excited great enthusiasm and displayed a remarkable
beauty of style. He produced, in rapid succession,
"Ideas for a Philosophy of Nature," ("Ideen zu einer
Philosophic der Natur," 1797,) " On the Soul of the
World," etc., (" Von der Weltseele, eine Hypothese der
hbhern Physik," etc., 1798,) a "First Sketch of a System
of the Philosophy of Nature," (" Erste Entwurf eines
Systems der Naturphilosophie," 1799,) and a "System
of Transcendental Idealism," (" System des transcen
dentalen Idealismus," 1800.)

In 1803 he was appointed professor of philosophy at
Wurzburg, and in 1808 became secretary to the Academy
of Arts in Munich, where he remained until 1841. He
obtained the chair of philosophy in the University of
Munich about 1826. His celebrity as a lecturer attracted
multitudes of students from various countries of Europe.
He was appointed president of the Academy of Sciences,
and was ennobled by the King of Bavaria. Having lost
his first wife, Caroline Michaelis, in 1810, he married
Pauline Cotter. He succeeded Hegel as professor of
philosophy at Berlin in 1841.

Schelling is one of the four chief metaphysical philoso-
phers of Germany. His system, like those of Fichte and
Hegel, was originally a sort of idealistic pantheism ; but
in his later writings his views seem to approximate more
and more nearly to those which may be said to form
the philosophic basis of Christianity. On his succeeding
Hegel, in 1841, he was hailed as one who was destined
to deliver Philosophy from the logic of pantheism and
lead her back to Christ. Schelling is distinguished from
the other great philosophers of Germany by his com-
bining with rare intellectual powers poetic gifts of a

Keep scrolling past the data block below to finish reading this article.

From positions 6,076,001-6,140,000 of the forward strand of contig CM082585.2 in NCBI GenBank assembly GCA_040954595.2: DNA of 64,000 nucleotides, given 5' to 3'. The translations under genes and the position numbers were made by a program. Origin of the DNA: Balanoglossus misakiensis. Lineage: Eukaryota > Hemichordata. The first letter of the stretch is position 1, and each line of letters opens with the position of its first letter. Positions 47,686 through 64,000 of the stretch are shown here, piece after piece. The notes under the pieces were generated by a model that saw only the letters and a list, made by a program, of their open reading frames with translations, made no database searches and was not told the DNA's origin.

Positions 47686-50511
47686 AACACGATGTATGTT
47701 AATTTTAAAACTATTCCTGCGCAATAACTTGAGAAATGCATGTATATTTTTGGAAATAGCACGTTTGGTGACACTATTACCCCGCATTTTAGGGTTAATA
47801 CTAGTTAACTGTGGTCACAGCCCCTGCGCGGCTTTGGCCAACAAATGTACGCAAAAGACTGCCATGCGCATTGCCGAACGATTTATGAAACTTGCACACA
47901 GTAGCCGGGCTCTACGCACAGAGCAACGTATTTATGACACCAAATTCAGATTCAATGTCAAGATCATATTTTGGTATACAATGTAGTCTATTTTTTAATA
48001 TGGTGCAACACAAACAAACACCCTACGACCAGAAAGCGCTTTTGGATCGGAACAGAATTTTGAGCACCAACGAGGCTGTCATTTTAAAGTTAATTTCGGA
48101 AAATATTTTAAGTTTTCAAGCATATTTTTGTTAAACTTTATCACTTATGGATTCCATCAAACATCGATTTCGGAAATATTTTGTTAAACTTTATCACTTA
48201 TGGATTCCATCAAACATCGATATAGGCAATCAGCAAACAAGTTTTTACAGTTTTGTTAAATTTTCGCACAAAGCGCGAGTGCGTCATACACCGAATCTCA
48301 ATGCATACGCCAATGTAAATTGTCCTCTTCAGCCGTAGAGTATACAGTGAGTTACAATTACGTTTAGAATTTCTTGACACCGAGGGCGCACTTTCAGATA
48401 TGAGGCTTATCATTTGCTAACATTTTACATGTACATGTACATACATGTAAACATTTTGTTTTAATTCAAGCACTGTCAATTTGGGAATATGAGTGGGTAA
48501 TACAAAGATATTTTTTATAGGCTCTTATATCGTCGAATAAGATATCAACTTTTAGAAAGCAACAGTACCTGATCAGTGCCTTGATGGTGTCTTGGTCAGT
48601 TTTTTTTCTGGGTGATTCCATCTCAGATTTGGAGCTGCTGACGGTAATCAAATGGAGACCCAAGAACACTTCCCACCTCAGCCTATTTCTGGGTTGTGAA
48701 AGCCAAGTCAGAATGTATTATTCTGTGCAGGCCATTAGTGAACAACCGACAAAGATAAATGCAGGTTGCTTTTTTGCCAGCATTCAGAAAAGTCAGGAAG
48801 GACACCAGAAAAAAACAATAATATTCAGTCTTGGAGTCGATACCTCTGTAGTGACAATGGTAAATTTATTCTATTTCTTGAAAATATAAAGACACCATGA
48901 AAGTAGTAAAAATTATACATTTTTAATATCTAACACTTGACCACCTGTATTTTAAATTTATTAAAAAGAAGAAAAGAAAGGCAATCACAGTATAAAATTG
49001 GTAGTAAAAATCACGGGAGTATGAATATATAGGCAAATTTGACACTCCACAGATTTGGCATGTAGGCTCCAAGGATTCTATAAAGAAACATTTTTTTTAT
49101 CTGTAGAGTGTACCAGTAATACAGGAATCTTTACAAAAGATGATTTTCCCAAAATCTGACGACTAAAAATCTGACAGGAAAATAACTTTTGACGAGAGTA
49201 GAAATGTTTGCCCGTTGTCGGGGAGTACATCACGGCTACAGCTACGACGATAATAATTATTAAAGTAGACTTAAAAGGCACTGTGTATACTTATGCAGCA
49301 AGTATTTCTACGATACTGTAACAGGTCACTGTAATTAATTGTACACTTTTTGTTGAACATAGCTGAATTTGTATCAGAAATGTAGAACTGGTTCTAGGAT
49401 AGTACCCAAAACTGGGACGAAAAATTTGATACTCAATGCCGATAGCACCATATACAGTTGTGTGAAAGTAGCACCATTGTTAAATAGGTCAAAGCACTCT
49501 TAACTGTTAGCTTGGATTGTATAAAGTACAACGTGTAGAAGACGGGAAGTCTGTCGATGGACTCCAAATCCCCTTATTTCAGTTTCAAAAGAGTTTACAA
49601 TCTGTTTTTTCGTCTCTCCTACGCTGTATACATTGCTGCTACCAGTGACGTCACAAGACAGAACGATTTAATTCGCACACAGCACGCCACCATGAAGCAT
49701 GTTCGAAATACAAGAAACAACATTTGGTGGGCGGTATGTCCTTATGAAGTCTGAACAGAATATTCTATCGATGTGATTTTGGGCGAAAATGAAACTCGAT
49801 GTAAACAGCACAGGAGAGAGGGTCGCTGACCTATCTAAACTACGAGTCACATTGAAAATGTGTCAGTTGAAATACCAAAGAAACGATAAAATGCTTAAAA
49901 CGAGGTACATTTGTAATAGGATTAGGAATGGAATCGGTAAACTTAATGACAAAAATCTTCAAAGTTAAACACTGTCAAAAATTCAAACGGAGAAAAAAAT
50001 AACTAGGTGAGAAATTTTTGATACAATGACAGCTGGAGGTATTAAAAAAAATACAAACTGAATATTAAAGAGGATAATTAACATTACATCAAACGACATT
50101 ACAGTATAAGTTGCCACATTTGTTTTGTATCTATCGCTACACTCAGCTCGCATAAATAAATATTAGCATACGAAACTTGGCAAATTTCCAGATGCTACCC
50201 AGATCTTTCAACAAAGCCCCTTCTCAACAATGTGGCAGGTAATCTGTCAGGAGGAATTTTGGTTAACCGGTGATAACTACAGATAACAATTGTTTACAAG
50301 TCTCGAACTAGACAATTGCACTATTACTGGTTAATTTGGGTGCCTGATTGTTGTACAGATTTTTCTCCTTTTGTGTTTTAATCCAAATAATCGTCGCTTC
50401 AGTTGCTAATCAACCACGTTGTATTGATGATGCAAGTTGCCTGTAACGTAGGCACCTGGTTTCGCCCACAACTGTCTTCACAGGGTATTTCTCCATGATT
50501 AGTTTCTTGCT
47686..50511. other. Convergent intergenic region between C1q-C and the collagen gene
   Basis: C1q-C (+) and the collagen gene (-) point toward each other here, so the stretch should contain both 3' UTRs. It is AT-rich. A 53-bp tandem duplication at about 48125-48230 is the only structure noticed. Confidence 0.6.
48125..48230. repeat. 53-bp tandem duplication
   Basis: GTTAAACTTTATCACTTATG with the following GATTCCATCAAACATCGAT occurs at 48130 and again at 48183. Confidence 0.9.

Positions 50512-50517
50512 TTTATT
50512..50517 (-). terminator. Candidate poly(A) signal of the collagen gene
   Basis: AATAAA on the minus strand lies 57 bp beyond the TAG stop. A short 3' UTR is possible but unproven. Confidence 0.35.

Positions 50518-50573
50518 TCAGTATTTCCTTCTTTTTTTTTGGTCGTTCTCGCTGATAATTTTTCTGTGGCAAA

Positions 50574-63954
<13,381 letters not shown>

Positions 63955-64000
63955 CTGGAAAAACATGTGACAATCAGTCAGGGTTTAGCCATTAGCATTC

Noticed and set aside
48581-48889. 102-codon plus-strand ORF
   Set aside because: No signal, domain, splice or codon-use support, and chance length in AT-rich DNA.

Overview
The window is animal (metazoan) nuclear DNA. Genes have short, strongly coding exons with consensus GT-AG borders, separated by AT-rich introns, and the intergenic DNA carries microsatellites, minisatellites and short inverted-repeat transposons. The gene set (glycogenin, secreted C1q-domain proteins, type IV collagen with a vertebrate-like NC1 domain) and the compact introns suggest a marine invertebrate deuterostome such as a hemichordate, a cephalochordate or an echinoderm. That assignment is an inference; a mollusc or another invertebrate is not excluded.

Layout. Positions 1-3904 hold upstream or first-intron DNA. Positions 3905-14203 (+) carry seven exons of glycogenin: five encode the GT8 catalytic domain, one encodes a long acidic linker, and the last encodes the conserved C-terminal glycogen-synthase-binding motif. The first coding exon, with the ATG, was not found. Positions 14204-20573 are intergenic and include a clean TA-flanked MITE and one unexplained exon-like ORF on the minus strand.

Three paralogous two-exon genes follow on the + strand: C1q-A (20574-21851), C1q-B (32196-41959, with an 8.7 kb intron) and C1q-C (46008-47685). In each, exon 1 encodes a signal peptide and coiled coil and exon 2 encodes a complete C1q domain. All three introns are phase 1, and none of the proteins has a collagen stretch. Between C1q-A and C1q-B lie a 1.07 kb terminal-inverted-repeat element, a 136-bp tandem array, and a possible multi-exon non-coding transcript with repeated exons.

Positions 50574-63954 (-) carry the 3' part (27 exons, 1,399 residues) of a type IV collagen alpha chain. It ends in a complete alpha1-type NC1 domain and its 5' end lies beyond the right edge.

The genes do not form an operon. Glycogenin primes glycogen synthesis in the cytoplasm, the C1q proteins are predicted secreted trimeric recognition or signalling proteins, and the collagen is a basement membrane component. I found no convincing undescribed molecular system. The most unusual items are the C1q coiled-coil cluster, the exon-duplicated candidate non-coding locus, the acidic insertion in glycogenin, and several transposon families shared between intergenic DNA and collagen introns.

high order.

Among his works, besides those already mentioned, are
" Bruno, or the Divine and Natural Principle of Things,"
("Bruno, oder iiber das gbttliche und natiirliche Princip
der Dinge," 1802,) " Philosophy and Religion," (" Phi-
losophic und Religion," 1804,) and "On the Relation of
Art to Nature," (" Ueber das Verbal tniss der bildenden

KUnste zu der Natur," 1807.) He regarded art as the
perfect union of the real with the ideal. He also wrote
" Philosophic Researches on the Essence of Human
Liberty," (" Philosophischen Untersuchungen iiber das
Wesen der menschlichen Freiheit," 1809.) He died at
Ragaz, in Switzerland, in August, 1854, leaving several
sons and daughters. His collected works were pub-
lished at Stuttgart, in 14 vols. 8vo, 1856-61.

See ROSENKRANZ, " Schelling, Vorlesungen gehalten im Sommer
1842,'* etc., 1843: MATTER, " Schelling, ou la Philosophic de la
Nature," etc., 1845 ; L. DE LOMBNIB, " M. Schelling, par un Homme
de Rien," 1844 : COLHRIDGS, " Biographia Literaria :" RITTHR,
" History of Philosophy ;" Appleton's " New American Cyclo-

Schellinks, sKSllinks, (DANIEL,) a Dutch landscape-
painter, born at Amsterdam in 1633 or 1638 ; died in

Schellinks, sKel'links, (WiLLEM,) a Dutch painter
of landscapes and sea-ports, born at Amsterdam in 1632,
was a brother of Daniel. He worked in England. Ac-
cording to Bryan, he was a first-rate artist. Died in 1678

Schemmelpenninck, sKem'mel-pen'nink, or
Schimmelpenninck, sKim'mel-pen'nink, ( RUTGER
JAN,) a Dutch statesman, born at Deventer in 1761.
was grand pensionary of Holland in 1805. He refused
to hold office under King Louis Bonaparte. Died in

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Online LibraryJoseph ThomasUniversal pronouncing dictionary of biography and mythology (Volume 2) → online text (page 289 of 425)